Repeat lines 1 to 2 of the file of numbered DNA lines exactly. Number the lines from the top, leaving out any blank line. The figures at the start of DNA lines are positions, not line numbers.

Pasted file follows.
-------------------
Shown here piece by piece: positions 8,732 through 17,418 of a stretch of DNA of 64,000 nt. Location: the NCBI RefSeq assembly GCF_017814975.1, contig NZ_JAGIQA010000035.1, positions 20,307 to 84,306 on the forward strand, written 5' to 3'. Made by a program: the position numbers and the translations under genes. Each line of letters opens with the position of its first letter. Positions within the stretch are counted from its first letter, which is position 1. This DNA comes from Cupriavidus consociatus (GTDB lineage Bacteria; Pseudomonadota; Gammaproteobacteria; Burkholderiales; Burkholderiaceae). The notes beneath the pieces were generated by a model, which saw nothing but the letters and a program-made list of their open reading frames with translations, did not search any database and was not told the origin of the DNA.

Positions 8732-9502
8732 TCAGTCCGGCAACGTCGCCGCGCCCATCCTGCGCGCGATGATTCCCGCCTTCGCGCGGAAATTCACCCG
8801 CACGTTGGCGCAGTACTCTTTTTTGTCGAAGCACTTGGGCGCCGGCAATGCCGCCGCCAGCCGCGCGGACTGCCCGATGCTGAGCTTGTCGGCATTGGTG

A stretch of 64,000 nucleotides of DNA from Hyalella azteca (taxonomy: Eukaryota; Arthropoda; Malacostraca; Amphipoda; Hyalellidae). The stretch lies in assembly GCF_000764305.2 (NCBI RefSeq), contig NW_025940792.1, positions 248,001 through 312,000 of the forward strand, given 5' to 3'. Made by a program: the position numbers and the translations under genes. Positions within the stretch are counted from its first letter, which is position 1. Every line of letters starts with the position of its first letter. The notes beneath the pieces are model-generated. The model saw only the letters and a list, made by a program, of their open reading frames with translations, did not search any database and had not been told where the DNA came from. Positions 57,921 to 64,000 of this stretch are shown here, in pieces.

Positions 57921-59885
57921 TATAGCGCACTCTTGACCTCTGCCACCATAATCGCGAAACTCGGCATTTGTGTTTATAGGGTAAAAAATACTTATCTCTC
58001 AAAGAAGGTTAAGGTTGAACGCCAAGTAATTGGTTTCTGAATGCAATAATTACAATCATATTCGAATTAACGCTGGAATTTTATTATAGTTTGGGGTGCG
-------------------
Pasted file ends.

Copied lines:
Shown here piece by piece: positions 8,732 through 17,418 of a stretch of DNA of 64,000 nt. Location: the NCBI RefSeq assembly GCF_017814975.1, contig NZ_JAGIQA010000035.1, positions 20,307 to 84,306 on the forward strand, written 5' to 3'. Made by a program: the position numbers and the translations under genes. Each line of letters opens with the position of its first letter. Positions within the stretch are counted from its first letter, which is position 1. This DNA comes from Cupriavidus consociatus (GTDB lineage Bacteria; Pseudomonadota; Gammaproteobacteria; Burkholderiales; Burkholderiaceae). The notes beneath the pieces were generated by a model, which saw nothing but the letters and a program-made list of their open reading frames with translations, did not search any database and was not told the origin of the DNA.

Positions 8732-9502